Reading Time: 10 minutes

(CN: Spoilers and fantasized religious persecution.)

Last time we talked about the Oncoming Bus Gambit–that popular Christian thought experiment–because the movie God’s Club is built around this trope. The story centers around the efforts of protagonist schoolteacher Michael Evans to proselytize kids at his public school, the pushback he receives as a result of his “help,” and how he overcomes this persecution.

Today I’ll show you one way that Christians misrepresent persecution–and why they do it.

Obviously this is persecution.
Obviously this is persecution. (The spray paint reads “Worst Teacher Ever.”)

They’re Just Being Nice.

We’ve talked off and on about this tendency of Christians to see themselves as the compassionate and benevolent rescuers of those less fortunate than themselves: as surrogate parents, saviors, teachers, gurus, lawgivers, organizers, and the like.

When you know what you’re looking for, you’ll notice this characterization of fundagelicals in a great many of their stories and anecdotes about themselves. By casting themselves in the role of Designated Adult, they simultaneously rationalize their mistreatment of others and justify their various evangelism efforts. This self-image is so powerful that it will admit absolutely no contradictions to their perception.

There’s a distinct air of “White Man’s Burden” about it all–a malevolent colonialism in which Christians imagine themselves as bringing nothing but wonderful advancement and healing to the people they’ve targeted, while in reality they are actually waging a vicious, brutal, no-holds-barred war for dominance and, increasingly, ideological survival.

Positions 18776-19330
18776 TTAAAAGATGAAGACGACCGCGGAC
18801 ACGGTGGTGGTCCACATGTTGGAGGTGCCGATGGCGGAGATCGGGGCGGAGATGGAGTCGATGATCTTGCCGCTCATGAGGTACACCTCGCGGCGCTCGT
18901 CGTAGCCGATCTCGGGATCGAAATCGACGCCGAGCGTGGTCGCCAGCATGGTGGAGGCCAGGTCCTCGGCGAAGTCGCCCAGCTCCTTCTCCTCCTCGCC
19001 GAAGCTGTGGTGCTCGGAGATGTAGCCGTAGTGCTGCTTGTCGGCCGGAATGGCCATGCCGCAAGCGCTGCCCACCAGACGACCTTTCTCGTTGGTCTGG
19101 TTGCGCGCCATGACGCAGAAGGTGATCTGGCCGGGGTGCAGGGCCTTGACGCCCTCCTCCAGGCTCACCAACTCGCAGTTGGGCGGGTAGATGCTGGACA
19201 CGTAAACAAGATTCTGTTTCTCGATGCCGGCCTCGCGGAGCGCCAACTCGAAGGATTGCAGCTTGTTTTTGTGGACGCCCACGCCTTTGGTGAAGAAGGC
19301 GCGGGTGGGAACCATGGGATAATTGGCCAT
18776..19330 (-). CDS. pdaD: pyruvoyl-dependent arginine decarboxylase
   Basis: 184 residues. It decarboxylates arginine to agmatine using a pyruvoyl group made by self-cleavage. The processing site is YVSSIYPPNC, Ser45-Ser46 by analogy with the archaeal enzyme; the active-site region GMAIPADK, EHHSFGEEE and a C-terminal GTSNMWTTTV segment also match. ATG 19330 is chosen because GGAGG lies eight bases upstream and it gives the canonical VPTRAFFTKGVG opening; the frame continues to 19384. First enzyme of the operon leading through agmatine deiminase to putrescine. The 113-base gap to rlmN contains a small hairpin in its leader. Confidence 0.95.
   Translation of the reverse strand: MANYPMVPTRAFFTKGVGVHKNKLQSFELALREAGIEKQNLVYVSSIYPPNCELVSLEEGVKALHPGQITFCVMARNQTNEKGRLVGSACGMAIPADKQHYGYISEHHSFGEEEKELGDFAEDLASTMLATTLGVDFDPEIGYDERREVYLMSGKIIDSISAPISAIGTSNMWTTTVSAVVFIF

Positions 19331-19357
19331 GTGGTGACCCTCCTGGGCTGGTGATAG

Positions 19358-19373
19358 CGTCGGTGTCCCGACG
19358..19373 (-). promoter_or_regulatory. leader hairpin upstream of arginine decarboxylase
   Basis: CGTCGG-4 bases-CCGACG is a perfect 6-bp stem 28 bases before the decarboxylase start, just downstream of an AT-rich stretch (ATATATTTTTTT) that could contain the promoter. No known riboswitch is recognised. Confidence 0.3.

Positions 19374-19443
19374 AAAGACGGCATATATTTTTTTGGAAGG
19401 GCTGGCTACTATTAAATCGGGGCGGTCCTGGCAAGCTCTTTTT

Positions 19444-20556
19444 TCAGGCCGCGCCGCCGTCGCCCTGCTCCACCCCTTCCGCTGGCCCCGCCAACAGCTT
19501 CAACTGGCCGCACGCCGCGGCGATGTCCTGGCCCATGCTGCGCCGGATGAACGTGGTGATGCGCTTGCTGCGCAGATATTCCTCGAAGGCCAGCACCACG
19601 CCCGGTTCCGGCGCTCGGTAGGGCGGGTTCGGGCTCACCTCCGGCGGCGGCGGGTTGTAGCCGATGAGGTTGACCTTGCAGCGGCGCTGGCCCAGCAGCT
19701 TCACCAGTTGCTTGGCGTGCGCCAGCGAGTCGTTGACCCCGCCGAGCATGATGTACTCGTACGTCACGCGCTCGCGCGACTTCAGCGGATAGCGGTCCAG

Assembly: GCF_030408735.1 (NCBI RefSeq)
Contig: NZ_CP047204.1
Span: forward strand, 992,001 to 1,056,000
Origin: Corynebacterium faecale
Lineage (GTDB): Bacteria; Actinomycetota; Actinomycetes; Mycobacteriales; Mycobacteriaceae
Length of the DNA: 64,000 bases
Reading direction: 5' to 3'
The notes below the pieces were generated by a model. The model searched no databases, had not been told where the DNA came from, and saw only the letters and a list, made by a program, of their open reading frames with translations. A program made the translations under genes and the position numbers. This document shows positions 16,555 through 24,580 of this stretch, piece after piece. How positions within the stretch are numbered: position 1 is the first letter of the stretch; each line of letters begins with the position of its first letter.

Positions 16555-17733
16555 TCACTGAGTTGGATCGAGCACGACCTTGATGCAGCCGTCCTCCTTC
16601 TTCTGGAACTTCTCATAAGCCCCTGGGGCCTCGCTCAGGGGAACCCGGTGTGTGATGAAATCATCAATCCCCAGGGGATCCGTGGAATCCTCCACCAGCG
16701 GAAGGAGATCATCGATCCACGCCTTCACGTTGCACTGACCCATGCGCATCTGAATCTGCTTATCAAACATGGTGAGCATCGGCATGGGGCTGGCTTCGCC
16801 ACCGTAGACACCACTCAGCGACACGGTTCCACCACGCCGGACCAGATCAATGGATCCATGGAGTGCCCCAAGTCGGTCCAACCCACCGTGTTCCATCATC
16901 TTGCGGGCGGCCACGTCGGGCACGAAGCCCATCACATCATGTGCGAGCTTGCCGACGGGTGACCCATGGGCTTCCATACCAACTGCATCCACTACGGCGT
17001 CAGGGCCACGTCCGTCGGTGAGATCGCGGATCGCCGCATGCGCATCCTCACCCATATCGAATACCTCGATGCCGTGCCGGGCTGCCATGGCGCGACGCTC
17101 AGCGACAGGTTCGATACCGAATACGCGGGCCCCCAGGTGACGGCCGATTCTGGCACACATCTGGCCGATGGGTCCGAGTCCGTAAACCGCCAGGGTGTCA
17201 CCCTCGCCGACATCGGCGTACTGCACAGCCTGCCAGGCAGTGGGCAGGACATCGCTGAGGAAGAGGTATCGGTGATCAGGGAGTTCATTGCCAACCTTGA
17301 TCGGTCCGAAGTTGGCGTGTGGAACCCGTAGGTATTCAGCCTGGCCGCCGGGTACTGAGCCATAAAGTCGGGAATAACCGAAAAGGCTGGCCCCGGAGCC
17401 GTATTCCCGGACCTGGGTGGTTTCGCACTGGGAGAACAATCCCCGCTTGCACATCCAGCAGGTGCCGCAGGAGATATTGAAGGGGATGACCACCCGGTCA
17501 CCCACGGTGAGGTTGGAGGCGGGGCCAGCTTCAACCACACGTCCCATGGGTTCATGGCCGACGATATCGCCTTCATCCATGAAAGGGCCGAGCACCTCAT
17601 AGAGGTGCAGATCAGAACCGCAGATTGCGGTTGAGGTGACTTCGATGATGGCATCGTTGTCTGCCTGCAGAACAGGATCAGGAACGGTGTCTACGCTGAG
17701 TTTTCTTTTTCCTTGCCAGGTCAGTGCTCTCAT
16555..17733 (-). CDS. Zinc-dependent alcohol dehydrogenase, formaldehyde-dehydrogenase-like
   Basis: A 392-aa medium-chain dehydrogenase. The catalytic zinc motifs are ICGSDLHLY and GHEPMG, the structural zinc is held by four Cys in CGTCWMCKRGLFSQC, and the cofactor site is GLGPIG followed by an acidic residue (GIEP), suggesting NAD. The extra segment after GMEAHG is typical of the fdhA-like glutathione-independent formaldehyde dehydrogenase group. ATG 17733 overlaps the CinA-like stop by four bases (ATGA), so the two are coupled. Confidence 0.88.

In the movie we’ve been talking about lately, God’s Club, protagonist Michael Evans (who I’ve nicknamed “Squinty” for obvious reasons because I couldn’t tell in the movie what his name was; he’s played by Stephen Baldwin) and his wife Christine (Alison MacInnis, previously seen in various Power Rangers movies as, well, the Pink Ranger) are a pair of teachers at a public high school in fictional Echo Grove, Vermont, a town presented as overwhelmingly atheist. Christine wants to start up a “Bible Club” at her school in total absence of any student demand or support and for the unstated reason of proselytizing other people’s children without consent.

It’s a timely topic, to be sure, with the school year starting up again all over the country. These Christian clubs are seen by fundagelicals as absolutely essential for gaining converts in those critical years before kids realize just how incomprehensible and daffy Christian mythology is. Christians know that they have to hit kids very young with their message of terror and shame, before those kids get older and learn some critical thinking skills. We’ll talk later about how absolutely wasted this effort is, but for now, I’ll just say that it’s a given in their culture that they must evangelize kids and that they see public schools as both battlegrounds and mission fields.

As their clout in Western society (and America in particular) has declined, these overzealous Christians are waging a covert guerilla war behind the scenes to try to make up some of their catastrophic losses in membership. Ed Brayton has been writing a lot lately about exactly this topic, and for good reason. Fundagelicals don’t care that they have lost, grandly, just about every single lawsuit that’s been filed about their various illegal and predatory activities in public schools. They are on a mission, and every bit of pushback they receive is just further proof to them that they’re doing the right thing.